Broadly categorizing illegal "drugs" as "bad" and ignoring the specifics properties of each individual drug functions to confuse people about what they are supporting the prohibition of. The authority can show us a picture of a toothless addict, sleeping on a street corner, and tell us that "drugs" were the cause of that person's problems. Those of us who have not seen beyond the propaganda, come away thinking that any drug is capable of causing those extreme outcomes. When someone approaches the believers and tries to explain why cannabis or psychedelics should be legalized, the believers shut their minds to the idea because they associate all the negative aspects of "drugs" with the specific drug in question, even if there is no real association between the two. They go on supporting policies that criminalize substances when there is no reason to criminalize them. They enable the growth of power of the authority to oppress, rob, imprison, and murder people in the name of "protecting" them from the harm that is said to be caused by "drugs." In short, the broad categories that we are presented with help to trick the believers into supporting the abuse of their friends and neighbors by the systems of authority.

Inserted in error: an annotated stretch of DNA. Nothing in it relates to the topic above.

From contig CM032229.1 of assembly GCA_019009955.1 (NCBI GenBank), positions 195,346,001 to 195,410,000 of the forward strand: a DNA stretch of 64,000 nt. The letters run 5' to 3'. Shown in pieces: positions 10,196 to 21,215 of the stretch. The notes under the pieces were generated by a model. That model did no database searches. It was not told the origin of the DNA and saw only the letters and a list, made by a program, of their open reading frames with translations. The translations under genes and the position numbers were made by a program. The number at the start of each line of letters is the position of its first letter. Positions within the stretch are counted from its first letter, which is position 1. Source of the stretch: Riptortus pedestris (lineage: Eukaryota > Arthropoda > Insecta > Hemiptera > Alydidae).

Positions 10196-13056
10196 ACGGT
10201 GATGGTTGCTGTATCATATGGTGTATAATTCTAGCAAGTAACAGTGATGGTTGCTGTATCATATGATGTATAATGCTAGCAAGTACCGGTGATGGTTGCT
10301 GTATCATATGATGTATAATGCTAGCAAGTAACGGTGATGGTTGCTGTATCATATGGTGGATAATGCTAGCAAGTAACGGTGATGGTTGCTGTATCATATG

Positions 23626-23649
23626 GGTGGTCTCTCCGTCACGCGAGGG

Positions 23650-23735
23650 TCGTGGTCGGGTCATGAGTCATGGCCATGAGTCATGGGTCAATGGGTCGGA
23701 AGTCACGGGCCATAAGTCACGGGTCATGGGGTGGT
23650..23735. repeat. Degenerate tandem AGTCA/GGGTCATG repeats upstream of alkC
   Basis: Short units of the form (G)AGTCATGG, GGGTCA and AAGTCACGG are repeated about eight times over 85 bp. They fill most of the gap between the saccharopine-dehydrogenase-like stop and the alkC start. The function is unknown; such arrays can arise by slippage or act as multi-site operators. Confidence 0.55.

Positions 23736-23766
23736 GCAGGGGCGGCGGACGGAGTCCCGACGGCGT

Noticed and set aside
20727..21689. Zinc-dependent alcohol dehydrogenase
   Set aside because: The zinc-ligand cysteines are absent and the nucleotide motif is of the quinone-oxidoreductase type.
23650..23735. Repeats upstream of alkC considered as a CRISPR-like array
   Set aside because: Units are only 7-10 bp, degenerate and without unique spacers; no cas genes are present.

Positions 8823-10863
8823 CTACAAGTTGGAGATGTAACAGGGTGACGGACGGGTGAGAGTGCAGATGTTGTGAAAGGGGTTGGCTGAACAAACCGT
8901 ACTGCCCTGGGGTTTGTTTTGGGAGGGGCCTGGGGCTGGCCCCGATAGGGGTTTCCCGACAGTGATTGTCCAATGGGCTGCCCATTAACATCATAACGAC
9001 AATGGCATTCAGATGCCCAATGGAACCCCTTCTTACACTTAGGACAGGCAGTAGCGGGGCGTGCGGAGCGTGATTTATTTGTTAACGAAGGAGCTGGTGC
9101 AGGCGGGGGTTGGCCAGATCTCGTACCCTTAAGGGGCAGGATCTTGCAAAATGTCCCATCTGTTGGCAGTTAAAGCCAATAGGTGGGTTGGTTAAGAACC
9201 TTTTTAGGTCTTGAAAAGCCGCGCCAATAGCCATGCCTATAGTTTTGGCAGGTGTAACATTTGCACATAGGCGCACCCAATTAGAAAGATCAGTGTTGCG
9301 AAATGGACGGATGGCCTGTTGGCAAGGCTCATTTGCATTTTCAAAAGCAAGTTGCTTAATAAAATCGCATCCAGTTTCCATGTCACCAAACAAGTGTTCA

Obviously, blind support for oppressive drug policies enables the systems of authority to impose their will on us because they appear to have a "just cause" in the minds of the believers but their true motives are often far from just. Rich people and poor people use drugs at about the same frequency (regardless of race) but the enforcement of drug laws primarily focuses on low income areas or places with large minority populations. This phenomenon is no accident. The wealthy and those who posses real power do not threaten the systems of authority. Why would they? They thrive under the current systems and it is in their interest for things to remain the same. The poor or groups that are (or, at least, were) oppressed do have a desire to see the system change and, together, they and the other common people outnumber and can threaten the powerful and the wealthy. To prevent us from becoming a problem, the authority uses drug laws (among other things) to suppress our potential to take power. The same principle applies to counterculture movements as well. They can also become a threat to the system and the drug war is used to target those groups (one can look to the Hippies and the government's seemingly sudden interest in persecuting psychedelic users as an example). Unfortunately, the drug enforcement excuse is effective because enough of the population has bought into the anti-drug propaganda and that willingness to believe (I think, anyway) is, in large part, due to our confusion about what it is that individual drugs do. Simply put, it is hard to justify throwing a stoner in jail when population understands that weed doesn't turn people into violent killers or mindless addicts so "They" call it a scary "drug" and to some percentage of the population, that excuses the abusive actions of the authorities.